Urgent projects included installing more than 100 temporary negative air systems into existing windows to add to hospitals’ capacities to treat COVID-19 patients, White adds. 

Meanwhile, Turner Construction, an international construction services company with offices in Somerset, was busy constructing a new field hospital, adding nearly 4,000 beds for the U.S. Army Corps of Engineers at Stony Brook University in response to COVID-19. 

“We also saw very little slowdown in the work we did in New Jersey, thanks in part to all of our precautions,” says Mark Romanski, vice president and general manager at Turner Construction. 

In an industry already familiar and comfortable with safety protocols and personal protective equipment, the added measures of masks, gloves, temperature screenings, and disinfectants were not a shock to the system. 

“However, this situation did force project teams to become more comfortable with virtual collaboration, which allowed us to move projects forward even during the shutdown,” White says. “For example, we used virtual walk-through tools to capture progress on-site for our clients and design partners, who often were not physically coming to the site.” 

Cornick said his team also applied existing cutting-edge technology to encourage and enhance safety measures against COVID-19. 

“We’ve studied – and have discussed with our clients and design partners – what buildings will look like post-pandemic, and there are certainly things people are planning for today, particularly in regard to air filtration and HVAC systems, that COVID-19 has pushed further along,” Romanski says. “Additionally, and particularly in healthcare, clients are asking if there are things they can do for a bit more money that would give them more adaptability and flexibility to make adjustments in the event of a future pandemic, without needing to start from scratch or make any major structural changes.” 

Current industry work includes modifying existing spaces to accommodate for COVID-19 protection, including installing plexiglass at areas of interaction, transitioning two-way doors into single entryways and exits, and installing touchless fixtures, to name a few.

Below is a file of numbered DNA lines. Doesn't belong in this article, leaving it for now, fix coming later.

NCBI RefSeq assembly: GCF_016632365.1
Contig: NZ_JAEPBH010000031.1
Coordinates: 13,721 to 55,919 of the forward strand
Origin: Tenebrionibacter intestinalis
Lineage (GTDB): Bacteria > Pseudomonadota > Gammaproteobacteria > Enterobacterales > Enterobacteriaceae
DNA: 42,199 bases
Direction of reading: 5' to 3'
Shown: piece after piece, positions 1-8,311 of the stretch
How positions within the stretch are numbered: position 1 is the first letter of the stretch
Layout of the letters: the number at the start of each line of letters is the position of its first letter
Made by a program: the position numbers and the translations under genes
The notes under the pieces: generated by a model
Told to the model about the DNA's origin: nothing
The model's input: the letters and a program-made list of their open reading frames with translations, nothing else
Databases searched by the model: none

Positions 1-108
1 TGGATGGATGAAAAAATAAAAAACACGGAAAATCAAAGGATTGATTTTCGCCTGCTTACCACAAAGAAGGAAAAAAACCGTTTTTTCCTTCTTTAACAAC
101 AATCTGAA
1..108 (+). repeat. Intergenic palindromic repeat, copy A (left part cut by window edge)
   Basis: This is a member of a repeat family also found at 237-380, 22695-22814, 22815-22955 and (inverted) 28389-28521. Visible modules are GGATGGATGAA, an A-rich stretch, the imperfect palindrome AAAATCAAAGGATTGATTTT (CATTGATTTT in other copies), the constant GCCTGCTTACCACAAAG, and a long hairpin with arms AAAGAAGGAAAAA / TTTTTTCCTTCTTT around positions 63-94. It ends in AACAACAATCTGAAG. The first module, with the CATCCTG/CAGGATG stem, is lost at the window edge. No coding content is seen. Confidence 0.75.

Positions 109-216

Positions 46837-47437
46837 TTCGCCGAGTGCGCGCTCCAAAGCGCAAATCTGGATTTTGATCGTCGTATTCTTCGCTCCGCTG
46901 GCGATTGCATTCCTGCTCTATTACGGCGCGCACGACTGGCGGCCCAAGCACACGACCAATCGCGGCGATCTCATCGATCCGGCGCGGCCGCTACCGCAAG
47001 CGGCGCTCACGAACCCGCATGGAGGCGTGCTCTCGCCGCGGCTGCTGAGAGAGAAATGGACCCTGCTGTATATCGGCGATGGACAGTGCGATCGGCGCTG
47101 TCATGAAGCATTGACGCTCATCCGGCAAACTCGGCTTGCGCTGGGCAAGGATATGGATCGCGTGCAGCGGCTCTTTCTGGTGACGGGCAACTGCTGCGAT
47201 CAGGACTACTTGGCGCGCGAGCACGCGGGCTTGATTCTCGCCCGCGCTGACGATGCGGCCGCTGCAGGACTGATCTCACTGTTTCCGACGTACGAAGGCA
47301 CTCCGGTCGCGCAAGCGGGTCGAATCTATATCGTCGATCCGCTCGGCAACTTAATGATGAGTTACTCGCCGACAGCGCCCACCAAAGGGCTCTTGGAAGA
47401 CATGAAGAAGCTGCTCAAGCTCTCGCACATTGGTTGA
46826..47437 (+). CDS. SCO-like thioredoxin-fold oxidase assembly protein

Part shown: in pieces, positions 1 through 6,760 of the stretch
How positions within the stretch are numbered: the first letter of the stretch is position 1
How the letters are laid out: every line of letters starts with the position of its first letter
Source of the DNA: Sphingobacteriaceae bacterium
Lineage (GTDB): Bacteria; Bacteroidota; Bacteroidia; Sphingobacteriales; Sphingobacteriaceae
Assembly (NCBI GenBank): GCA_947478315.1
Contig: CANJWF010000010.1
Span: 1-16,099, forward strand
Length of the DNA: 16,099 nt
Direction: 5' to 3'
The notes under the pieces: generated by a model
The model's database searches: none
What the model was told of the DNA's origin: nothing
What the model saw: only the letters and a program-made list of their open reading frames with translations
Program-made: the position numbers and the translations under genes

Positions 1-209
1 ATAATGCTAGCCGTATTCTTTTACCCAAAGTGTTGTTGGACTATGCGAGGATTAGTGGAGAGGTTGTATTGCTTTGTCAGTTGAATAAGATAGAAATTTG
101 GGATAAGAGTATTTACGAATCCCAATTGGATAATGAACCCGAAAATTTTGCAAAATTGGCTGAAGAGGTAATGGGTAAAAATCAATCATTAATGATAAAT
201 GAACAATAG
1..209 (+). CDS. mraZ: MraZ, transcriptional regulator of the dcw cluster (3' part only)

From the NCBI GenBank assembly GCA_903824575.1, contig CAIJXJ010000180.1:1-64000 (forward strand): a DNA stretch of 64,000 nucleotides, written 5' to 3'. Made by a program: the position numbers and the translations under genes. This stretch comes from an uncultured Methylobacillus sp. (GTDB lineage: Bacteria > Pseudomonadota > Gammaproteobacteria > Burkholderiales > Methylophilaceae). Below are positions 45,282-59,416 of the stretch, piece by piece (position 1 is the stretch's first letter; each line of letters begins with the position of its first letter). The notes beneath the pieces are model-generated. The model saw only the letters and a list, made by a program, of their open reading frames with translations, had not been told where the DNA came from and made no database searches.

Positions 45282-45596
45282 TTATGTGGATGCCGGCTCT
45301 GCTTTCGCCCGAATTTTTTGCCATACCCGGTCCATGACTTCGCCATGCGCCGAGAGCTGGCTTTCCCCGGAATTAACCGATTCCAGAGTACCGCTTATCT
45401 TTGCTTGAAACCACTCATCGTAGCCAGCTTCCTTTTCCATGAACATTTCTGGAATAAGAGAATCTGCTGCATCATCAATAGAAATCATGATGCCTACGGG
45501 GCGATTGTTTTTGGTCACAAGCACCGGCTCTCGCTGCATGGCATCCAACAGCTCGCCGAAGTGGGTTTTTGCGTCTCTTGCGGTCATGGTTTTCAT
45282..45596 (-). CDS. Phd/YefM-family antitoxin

“The modifications being made to these facilities allow people to have peace of mind while following best practices,” Cornick says. “For example, we are working with Bergen County right now on a reopening plan that would safely allow their employees and their constituents to return to these physical spaces and facilities, such as court houses and administrative buildings.” 

However, whether clients are being proactive against future pandemics heavily depends on their policies and financial abilities, he added. 

“Clients who already are and have been considering their employees’ health and wellbeing at work are certainly considering more WELL Building Certifications and making the appropriate accommodations to be better prepared if something like this should ever happen again,” Cornick says. “But some more reactive folks don’t want to, or can’t make, any capital decisions based solely on COVID-19. [They] are going to continue to do what they typically would from a brick-and-mortar standpoint, while addressing any government mandates or socially responsible accommodations with measures such as a reduction in office capacities.” 

“What’s next for any institution with a large capital plan still seems underdetermined in these continued uncertain circumstances,” White says. “That said, as we look ahead, many healthcare institutions, for example, are anxious for people to get back to booking elective surgeries and other revenue-generating procedures, so we expect more projects to ecmerge once the threat of continued surges is behind us.” 

Still, many building owners are beginning to analyze future projects in terms of funding and square footage, Cornick says, given the fact that remote work has become more necessary – and more viable – during COVID-19. 

“Will they still need that much physical space?” he says. “It depends on who you talk to – which is why I think we may realize more of an impact from this in 2021 into 2022.” 

Romanski agrees. “One day, a designer told us buildings will be smaller because more folks are now working from home, and the next day, a client called and said they wanted even more square footage to better allow for social distancing,” he says. 

Rosenberg says that while the public buildings his firm is currently constructing and planning for are all working to accommodate on-site employees, it is still too soon to tell how people will react. 

“We’re still going through the transition – and most people don’t want to spend a tremendous amount of money now for solutions to the unknown.”  

The Raw Materials Factor 

The speed at which buildings are constructed is being impacted by natural disasters.

While many industry players say they experienced only minor inconsistencies in the supply chain during the height of the COVID-19 pandemic, Christopher Cornick, director of business development in New Jersey for Gilbane Building Co., says 2020 proved why firms like his should always be brought on early in the design process.

“At the height of COVID-19, we had to shut down some project sites due to government mandates, but when we returned, the virus had already spread to other geographies and began impacting, for example, commercial furniture manufacturing in Michigan,” Cornick says. “We’re also continuing to see impacts on traditional building commodities like drywall and lumber as a result of a combination of COVID-19, the storms in the Gulf, and the fires in the West – and that doesn’t even account for all the materials coming in from overseas.”  

If items used to take 14 weeks to receive, manufacturers are now extending those delivery dates to 20 weeks and charging premiums to expedite, Cornick adds.